Now, Iraq is re­port­edly de­ploy­ing Iran-backed Shi­ite mili­tias, a re­sponse that runs counter to Mid­dle Eastern and Iraqi sta­bil­ity, risks strength­en­ing an Ira­nian regime that al­ready trou­bles Amer­ica’s Arab al­lies, and adds to sec­tar­ian ten­sions within Iraq. In­deed, Iraq’s Sun­nis fear that the coun­try’s cen­tral gov­ern­ment, with Iran’s help, is in the process of seiz­ing con­trol of all Sunni ar­eas.

Just as im­por­tantly, Ra­madi lies only 70 miles west of Bagh­dad, putting ISIS ever closer to the cap­i­tal. Sim­ply put, if Bagh­dad falls, we can say good­bye to Iraq as we know it -the coun­try will break into a Sunni state, con­trolled by ISIS, at least ini­tially, a Shi­ite state, loyal to Iran, and a Kur­dish state in the north.

So, what to do? Un­for­tu­nately, the 2016 can­di­dates have lit­tle to say on this is­sue right now.

In Fe­bru­ary, Hil­lary Clin­ton de­scribed what is es­sen­tially Obama’s strat­egy: us­ing US air power to com­ple­ment sol­diers from the re­gion, par­tic­u­larly Iraq, to attack ISIS.

Repub­li­cans, mean­while, mostly vow to be “de­ci­sive.” Jeb Bush vows “Greater global en­gage­ment...” and a strat­egy that would down­play diplo­macy and aim to “take them out.”

Scott Walker em­bar­rassed him­self with his anal­ogy that he was able to crush Wis­con­sin’s unions, so there­fore he can han­dle chal­lenges like ISIS.

And while Marco Ru­bio did of­fer a some­what more nu­anced ap­proach, say­ing the United States should pro­vide air sup­port for a mil­i­tary ground force made up of Sunni fighters from re­gional gov­ern­ments, he has also come in for crit­i­cism for his re­sponse to the ques­tion of whether the US in­va­sion was a mis­take.

The can­di­dates will have to do bet­ter than this, be­cause if Pres­i­dent Obama’s cur­rent strat­egy does not start pro­duc­ing re­sults soon, the ISIS chal­lenge will take cen­ter stage in for­eign pol­icy de­bates, and can­di­dates will have to put to­gether much more de­tailed and co­her­ent pro­pos­als for tack­ling the is­sue.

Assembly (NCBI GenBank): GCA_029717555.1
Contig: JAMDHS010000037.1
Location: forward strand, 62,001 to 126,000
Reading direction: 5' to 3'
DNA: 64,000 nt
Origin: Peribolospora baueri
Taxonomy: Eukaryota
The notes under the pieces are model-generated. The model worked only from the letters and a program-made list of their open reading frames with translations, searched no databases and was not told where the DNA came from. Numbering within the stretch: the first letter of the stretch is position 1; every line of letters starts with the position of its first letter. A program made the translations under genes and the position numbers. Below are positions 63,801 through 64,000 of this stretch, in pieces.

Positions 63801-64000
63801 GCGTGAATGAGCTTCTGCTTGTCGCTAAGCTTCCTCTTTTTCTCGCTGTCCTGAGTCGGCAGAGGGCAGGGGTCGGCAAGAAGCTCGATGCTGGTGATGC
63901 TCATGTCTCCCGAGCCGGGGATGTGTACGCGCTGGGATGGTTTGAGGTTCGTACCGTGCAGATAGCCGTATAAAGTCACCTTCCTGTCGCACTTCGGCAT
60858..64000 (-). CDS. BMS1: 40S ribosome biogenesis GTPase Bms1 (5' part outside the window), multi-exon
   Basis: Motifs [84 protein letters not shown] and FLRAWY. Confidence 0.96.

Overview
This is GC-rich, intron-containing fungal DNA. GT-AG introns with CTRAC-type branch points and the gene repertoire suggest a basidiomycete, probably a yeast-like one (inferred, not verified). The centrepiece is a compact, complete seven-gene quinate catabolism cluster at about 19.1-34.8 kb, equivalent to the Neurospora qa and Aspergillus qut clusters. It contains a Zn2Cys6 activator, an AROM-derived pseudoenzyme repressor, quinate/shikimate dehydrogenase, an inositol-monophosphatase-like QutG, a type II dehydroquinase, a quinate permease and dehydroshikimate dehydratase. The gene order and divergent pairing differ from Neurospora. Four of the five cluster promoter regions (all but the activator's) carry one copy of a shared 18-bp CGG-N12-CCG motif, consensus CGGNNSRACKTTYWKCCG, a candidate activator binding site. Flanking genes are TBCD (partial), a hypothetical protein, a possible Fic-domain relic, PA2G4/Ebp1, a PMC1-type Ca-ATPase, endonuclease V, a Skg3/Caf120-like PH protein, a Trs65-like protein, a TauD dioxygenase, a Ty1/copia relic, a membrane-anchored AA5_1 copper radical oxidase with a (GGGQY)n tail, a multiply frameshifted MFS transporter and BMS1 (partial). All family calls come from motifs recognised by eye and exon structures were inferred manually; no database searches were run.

It will not be enough for Hil­lary Clin­ton, for ex­am­ple, to sug­gest we might not be in this place if the Pres­i­dent had lis­tened to her pro­pos­als as sec­re­tary of state to lend more mus­cu­lar sup­port to Syr­ian rebels.

But an ef­fec­tive, com­pre­hen­sive strat­egy to de­feat ISIS and save Iraq will not be easy to put to­gether. For a start, it will re­quire tack­ling the group in both Syria and Iraq. It will also re­quire dar­ing to up­set the Ira­ni­ans, whose al­lied mili­tias have be­come a ma­jor arm against ISIS on Iraqi soil.

In ad­di­tion, it will mean pres­sur­ing the Iraqi gov­ern­ment to em­power Sunni tribal fighters, as the Sunni Awak­en­ing groups did. And fi­nally, it will re­quire work­ing much faster to cre­ate a vi­able al­ter­na­tive to Bashar al-as­sad in Syria, be­cause to­day the only op­tions there right now are the vi­cious dic­ta­tor­ship that is in place, or blood­thirsty Is­lamist mili­tias — ter­ri­ble choices all.

Th­ese are is­sues that mat­ter to­day and that will im­pact the fu­ture, so vot­ers need to hear them be­ing dis­cussed in an open and hon­est way. And they are is­sues that will re­quire some tough de­ci­sions — de­ci­sions that the next pres­i­dent will not have the luxury of 12 years of hind­sight be­fore mak­ing.

is a world af­fairs colum­nist for The Miami Her­ald and World Pol­i­tics Re­view.